To detect caspase-3, cells were lysed in a nonionic detergent buffer [1% Triton X-100, 50 mm Tris-HCl (pH 7.5), 150 mm NaCl, 5 mm EDTA, 11 mm sodium vanadate, 1 mm phenylmethylsulfonyl fluoride, and 10 μg/ml leupeptin]. For the time course study, whole cell lysates were prepared by boiling with electrophoresis SDS sample buffer [2% SDS, 10% glycerol, 5% 2-mercaptoethanol, 0.001% bromphenol blue, and 62.5 mm Tris-HCl (pH 6.8)] for 3 min. Whole cell lysates were separated by SDS-PAGE and transferred onto polyvinylidene difluoride membranes (Immobilon; Millipore, Bedford, MA). The membrane blots were blocked with 5% skim milk in T-PBS for 1 h at 37°C and then incubated with the primary antibody (anti-CPP32; Santa Cruz Biotechnology) in T-PBS for 1 h at room temperature. Next, the membranes were incubated with horseradish peroxidase-conjugated goat antimouse IgG or horseradish peroxidase-conjugated goat antirabbit IgG polyclonal antibodies in T-PBS for 30 min at room temperature. After washing, enhanced chemiluminescence assay was performed, and positive bands were detected on X-ray films. Quantitative analysis of the immunosignals was carried out using an Atto Densitograph system (Atto Corp., Tokyo, Japan).
Etoposide-induced Apoptosis in P39 Cells.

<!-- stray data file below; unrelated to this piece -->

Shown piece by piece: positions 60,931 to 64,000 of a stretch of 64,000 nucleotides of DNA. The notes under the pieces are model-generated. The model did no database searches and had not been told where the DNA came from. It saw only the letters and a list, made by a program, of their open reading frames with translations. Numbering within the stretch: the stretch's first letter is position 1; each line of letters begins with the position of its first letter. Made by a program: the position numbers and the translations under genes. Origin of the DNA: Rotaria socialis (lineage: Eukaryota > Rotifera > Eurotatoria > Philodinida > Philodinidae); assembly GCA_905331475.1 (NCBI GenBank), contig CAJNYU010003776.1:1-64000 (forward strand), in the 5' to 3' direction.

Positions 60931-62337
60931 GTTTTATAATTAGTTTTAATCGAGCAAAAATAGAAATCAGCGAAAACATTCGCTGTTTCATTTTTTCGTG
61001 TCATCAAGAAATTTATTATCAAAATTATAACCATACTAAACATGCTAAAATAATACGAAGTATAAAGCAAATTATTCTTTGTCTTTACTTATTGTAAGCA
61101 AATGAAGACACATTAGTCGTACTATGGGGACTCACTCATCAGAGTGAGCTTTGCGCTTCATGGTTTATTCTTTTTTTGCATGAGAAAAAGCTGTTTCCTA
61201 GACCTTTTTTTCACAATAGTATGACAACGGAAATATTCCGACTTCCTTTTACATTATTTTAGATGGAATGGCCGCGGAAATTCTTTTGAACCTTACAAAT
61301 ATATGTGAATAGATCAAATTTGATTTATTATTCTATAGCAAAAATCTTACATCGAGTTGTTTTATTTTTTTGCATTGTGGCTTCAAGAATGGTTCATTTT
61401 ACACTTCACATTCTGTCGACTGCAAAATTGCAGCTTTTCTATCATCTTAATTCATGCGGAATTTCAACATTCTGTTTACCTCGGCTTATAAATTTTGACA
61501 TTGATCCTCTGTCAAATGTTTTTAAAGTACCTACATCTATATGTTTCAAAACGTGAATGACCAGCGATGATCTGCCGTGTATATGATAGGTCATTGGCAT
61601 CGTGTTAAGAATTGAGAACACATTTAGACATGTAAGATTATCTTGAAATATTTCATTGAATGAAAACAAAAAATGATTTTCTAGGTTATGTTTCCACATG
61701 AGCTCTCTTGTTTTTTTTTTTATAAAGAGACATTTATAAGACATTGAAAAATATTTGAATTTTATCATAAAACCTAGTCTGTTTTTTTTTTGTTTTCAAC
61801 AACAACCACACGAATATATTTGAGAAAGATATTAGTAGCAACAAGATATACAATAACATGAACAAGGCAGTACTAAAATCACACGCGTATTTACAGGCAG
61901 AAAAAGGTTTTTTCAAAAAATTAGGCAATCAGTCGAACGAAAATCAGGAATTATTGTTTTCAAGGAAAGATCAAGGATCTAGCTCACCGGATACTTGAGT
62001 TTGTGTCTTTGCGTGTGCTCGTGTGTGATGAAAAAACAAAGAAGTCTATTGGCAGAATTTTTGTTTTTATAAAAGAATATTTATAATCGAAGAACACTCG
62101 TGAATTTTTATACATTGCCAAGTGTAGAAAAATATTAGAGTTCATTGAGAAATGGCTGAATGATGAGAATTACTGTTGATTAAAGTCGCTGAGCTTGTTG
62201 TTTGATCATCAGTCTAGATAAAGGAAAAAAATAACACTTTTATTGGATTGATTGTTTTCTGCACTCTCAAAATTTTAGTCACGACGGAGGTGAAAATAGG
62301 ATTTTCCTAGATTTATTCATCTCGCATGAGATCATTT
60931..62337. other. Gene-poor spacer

Apoptotic morphological changes were first observed 3 h after etoposide treatment and markedly increased 4 h after treatment (Fig. 1,A). DNA ladder formation, a characteristic of apoptosis, began to be detected 4 h after the treatment (Fig. 1,B). Caspase-3 activation is a well-characterized biochemical marker of apoptosis. Because caspase-3 is activated by cleavage of the Mr 32,000 precursor into the Mr 20,000 NH2-terminal fragment and Mr 11,000 COOH-terminal fragment (21), activation of caspase-3 in etoposide-treated P39 cells was monitored by immunoblotting analysis, using a monoclonal antibody against the Mr 20,000 fragment of caspase-3 (Fig. 2,A). The cleavage of procaspase-3 was detected 3 h after etoposide treatment. Caspase-3 activation was also assessed by using DEVD-AFC, a tetrapeptide substrate for caspase-3 conjugated with AFC. Caspase-3-like enzyme activation occurred after 3 h (Fig. 2,B). DNA ladder formation was simultaneously detected on conventional electrophoresis (Fig. 1 B). These results indicated that the caspase-3-like enzyme is involved in etoposide-induced apoptosis.